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- - - - - - - - - By: Erik Larson - - - - - - - - Leonard Bernstein – August 19, 1918 - October 14, 1990
- Interest in music began at very young age after he was amazed by a piano performance
- Took piano until attending Harvard for music, his main passions being composition and conducting
- Assistant conductor of the NYPO in 1943, became a well known conductor and orchestral writer
- In the mid-40’s, started performing piano concertos and writing ballets, introduction to musical theatre
- Broadway debut as a composer was with Wonderful Town in 1953, one of his most popular musicals
- Left Broadway in 1976 after 1600 Pennsylvania Avenue became a flop, performing only 7 shows
- Focus later in life was composing and conducting symphonies, which he did extensively until death
- Other works in theatre include Peter Pan in 1950, operetta Candide in 1956, his own Mass in 1973
- Travelled to conduct countless orchestras allover the world and record piano music
- Winner of 16 Grammys, Grammy Lifetime Achievement Award, 1 Tony, Special Tony Award
- Bernstein helped link classical and popular music together into musical theatre scores
- Influence to generation of composers, setting new standard for composition complexity in theatre
Jerome Robbins – October 11, 1918 - July 29, 1998
- Family’s connections to performers and theatre owners spiked initial interest in musical theatre
- Dropped out of University to pursue dancing; studied ballet, modern, Spanish, and composition
- Danced in the chorus of many 1940’s Broadway productions, choreographed at dance camps
- Within a few years, Robbins became a regular director and choreographer on Broadway
- Popularity spiked in 1947 after winning a Tony for his choreography in High Button Shoes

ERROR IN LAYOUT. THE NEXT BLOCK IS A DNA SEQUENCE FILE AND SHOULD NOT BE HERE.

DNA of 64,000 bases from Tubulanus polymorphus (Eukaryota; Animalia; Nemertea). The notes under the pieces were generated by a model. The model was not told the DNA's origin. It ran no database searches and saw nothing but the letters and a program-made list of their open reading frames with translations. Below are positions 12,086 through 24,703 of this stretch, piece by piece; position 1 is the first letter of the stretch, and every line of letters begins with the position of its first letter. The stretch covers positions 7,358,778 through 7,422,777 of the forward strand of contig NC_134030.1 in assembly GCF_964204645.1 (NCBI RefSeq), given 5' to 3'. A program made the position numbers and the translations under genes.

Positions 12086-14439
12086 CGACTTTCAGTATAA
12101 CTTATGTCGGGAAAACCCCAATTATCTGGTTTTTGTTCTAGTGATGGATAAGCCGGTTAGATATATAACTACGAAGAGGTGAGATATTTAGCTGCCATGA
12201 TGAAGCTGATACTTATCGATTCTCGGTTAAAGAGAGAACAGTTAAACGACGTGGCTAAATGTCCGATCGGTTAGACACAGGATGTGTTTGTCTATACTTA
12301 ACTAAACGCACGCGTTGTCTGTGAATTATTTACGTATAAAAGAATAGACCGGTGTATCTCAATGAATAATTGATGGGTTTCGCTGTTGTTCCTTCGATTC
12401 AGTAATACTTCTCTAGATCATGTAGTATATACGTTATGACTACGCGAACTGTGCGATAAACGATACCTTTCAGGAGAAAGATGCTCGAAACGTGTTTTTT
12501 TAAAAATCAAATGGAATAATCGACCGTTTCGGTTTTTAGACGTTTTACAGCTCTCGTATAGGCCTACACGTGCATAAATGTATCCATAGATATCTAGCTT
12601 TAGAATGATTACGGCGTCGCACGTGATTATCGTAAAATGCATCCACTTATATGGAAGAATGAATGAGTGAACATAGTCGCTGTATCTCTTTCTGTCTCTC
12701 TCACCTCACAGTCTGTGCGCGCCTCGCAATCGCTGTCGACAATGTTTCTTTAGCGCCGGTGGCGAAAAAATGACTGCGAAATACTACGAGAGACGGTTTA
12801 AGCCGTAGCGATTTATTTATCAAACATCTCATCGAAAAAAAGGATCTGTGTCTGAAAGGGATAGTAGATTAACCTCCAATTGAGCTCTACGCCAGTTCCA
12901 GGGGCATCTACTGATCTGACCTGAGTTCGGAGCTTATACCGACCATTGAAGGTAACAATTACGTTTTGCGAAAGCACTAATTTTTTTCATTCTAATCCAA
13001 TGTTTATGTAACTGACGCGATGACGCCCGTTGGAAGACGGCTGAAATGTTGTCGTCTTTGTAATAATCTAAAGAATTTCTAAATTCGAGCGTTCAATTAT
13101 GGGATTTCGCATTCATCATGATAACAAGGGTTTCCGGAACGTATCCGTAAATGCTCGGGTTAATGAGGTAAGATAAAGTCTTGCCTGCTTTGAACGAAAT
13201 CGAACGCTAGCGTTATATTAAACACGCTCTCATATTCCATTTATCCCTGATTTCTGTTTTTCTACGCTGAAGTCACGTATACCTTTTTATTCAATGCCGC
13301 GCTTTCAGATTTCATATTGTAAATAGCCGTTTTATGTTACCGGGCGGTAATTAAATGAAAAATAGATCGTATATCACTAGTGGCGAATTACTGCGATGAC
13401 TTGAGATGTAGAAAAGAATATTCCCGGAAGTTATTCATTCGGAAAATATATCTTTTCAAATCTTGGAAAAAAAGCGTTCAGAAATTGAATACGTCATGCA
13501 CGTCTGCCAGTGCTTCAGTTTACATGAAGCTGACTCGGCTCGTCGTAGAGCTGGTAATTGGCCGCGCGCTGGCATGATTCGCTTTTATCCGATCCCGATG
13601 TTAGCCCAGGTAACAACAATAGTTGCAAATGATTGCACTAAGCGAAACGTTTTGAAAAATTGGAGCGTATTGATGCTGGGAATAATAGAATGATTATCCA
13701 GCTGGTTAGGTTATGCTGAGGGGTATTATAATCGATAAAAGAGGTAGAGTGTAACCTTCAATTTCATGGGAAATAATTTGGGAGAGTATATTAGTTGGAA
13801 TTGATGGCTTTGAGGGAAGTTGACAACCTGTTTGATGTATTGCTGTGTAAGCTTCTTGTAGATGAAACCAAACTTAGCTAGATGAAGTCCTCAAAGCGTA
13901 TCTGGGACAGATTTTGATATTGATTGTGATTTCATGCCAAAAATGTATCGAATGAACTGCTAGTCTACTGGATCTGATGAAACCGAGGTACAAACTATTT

- Main choreography work on Broadway during years with Bernstein included 1951’s King And I
- Directing and choreographing career continued until his death, replaced his career in performance
- Went on to direct and choreograph shows such as Gypsy in 1959, Fiddler On The Roof in 1964
- Left Broadway in early 1970’s to become the ballet trainer at the New York City Ballet in 1972
- 4 Tonys, 2 Oscars, countless lifetime achievement awards for contributions to musical theatre dance
- Broke the barriers for the treatment of dancers in the industry, as fellow cast members
- Original choreography of Robbins still used in productions of his today as respect for his brilliance
- He and Bernstein are both recipients of the Kennedy Center Honors for their contributions to the arts
Collaborative Beginnings
- The ballet Fancy Free became the first collaboration between Bernstein and Robbins
- Robbins conceived the idea, choreographed and danced in ballet, score written by Bernstein in 1944
- Adapted into the Broadway musical On The Town the same year, their Broadway debut as a duo
- First of many collaborative efforts for the years to come as their friendship arose
- Duo went on to collaborate on the ballets Facsimile in 1946, and Dybbuk in 1974
- Continued to work independently throughout collaborative years, most popular pieces were as a pair
West Side Story
- Story conceived by Robbins and presented to Bernstein in 1947, a show based off of Romeo & Juliet
- During early development between Bernstein and Robbins, Stephen Sondheim hired to write lyrics
- Opened on Broadway September 26, 1957 to all-around rave reviews from critics
- Directed by Jerome Robbins and marked Sondheim’s Broadway debut, career popularity began
- “America”, “Maria”, “Somewhere”, “Something’s Coming” among songs that became popular
- 1957 Tony for Robbins’ choreography, 1961 film won 10 Oscars, including Best Picture
- Remains one of musical theatre’s greatest works for innovations in musicality and choreography